The Department of Homeland Security on Tuesday released a set of documents translating President Donald Trump’s executive orders on immigration and border security into policy, bringing a major shift in the way the agency enforces the nation’s immigration laws.

Under the Obama administration, undocumented immigrants convicted of serious crimes were the priority for removal. Now, immigration agents, customs officers and Border Patrol agents have been directed to remove anyone convicted of any criminal offense.

That includes people convicted of fraud in any official matter before a governmental agency and people who “have abused any program related to receipt of public benefits.”

Austin-area immigration supporters call Trump’s policy too wide-ranging, saying it will lead the government to deport more immigrants who have committed minor offenses — or are merely suspected of a crime.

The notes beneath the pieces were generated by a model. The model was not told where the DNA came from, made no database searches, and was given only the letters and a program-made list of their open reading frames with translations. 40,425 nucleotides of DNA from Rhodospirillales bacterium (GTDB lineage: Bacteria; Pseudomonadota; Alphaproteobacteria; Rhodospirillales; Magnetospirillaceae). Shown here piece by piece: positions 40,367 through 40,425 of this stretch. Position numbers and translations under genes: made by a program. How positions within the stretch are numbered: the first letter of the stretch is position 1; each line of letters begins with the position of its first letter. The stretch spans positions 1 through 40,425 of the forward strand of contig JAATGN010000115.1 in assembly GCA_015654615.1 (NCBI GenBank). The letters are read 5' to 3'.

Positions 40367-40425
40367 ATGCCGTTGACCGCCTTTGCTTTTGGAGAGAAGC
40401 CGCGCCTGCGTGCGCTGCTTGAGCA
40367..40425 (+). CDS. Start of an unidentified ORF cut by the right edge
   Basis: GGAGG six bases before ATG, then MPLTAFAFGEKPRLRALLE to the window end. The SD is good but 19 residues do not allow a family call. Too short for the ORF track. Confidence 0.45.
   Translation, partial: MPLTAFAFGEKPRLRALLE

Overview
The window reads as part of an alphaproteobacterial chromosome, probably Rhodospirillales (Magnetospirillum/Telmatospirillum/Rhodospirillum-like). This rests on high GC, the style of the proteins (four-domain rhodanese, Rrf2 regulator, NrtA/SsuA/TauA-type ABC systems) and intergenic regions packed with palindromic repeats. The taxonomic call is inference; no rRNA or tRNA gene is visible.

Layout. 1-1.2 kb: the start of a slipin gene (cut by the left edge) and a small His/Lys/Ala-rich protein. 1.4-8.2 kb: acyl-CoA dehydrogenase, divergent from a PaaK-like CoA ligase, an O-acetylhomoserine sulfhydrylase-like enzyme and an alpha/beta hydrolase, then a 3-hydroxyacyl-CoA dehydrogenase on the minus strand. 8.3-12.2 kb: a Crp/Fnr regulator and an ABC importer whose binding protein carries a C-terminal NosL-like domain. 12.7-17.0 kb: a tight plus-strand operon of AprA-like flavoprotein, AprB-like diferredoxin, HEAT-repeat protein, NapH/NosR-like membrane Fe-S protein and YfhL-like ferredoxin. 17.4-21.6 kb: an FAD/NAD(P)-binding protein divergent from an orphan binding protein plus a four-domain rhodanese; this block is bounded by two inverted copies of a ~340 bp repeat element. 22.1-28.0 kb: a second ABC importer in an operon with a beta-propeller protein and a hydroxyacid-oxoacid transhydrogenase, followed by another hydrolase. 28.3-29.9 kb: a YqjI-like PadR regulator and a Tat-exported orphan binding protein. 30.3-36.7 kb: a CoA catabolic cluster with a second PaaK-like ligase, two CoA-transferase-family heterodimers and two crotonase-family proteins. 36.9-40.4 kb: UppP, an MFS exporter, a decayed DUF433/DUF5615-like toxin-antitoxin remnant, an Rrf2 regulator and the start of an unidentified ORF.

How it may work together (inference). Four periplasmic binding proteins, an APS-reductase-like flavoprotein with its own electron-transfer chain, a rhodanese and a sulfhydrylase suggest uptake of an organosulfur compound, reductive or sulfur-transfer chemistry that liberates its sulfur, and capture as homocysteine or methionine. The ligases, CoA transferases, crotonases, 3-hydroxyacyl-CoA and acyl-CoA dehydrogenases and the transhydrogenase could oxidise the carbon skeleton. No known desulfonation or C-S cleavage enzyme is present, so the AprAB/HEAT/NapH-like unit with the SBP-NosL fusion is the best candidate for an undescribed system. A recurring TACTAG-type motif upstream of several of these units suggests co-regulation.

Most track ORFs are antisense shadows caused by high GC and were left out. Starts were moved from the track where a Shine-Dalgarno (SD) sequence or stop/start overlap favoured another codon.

...

The change in enforcement priorities will require a considerable increase in resources. With an estimated 11 million people in the country illegally, the government has long had to set narrower priorities, given the constraints on staffing and money.

In the so-called guidance documents released Tuesday, the department is directed to begin the process of hiring 10,000 new immigration and customs agents, expanding the number of detention facilities and creating an office within Immigration and Customs Enforcement to help families of those killed by undocumented immigrants. Trump had some of those relatives address his rallies in the campaign, and several were present when he signed an executive order on immigration last month at the Department of Homeland Security.

...

But the officials also made clear that the department intended to aggressively follow Trump’s promise that immigration laws be enforced to the maximum extent possible, marking a significant departure from the procedures in place under President Barack Obama.